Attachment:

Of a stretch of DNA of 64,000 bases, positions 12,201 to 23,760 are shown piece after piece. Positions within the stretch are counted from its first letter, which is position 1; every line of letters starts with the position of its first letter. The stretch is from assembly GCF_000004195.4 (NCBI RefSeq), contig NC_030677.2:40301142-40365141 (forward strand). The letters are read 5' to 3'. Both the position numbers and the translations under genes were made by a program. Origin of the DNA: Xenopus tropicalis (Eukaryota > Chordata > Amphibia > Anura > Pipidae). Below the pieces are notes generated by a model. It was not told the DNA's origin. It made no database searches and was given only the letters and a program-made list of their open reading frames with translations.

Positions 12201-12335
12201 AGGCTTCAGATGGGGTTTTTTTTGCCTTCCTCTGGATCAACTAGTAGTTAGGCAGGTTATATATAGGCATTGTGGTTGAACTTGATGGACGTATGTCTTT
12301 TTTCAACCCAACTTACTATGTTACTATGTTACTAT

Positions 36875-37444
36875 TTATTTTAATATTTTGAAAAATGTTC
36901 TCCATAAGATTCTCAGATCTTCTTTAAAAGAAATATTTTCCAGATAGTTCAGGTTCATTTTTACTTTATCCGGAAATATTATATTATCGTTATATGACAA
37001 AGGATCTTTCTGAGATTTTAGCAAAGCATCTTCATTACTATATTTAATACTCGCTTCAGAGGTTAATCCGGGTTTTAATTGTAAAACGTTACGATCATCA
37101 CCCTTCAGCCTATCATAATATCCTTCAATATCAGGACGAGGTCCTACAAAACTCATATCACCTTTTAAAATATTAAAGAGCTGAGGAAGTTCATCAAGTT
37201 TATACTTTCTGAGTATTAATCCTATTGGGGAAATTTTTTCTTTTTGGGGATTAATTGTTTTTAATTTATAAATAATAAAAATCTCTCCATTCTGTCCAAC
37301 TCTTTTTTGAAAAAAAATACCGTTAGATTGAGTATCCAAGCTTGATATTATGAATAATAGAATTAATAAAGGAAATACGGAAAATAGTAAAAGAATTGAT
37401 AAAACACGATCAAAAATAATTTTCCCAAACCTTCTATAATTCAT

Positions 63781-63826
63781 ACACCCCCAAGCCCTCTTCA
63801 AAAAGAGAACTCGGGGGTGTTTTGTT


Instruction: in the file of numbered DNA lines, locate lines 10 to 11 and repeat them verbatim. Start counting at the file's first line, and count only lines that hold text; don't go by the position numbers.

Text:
37201 TATACTTTCTGAGTATTAATCCTATTGGGGAAATTTTTTCTTTTTGGGGATTAATTGTTTTTAATTTATAAATAATAAAAATCTCTCCATTCTGTCCAAC
37301 TCTTTTTTGAAAAAAAATACCGTTAGATTGAGTATCCAAGCTTGATATTATGAATAATAGAATTAATAAAGGAAATACGGAAAATAGTAAAAGAATTGAT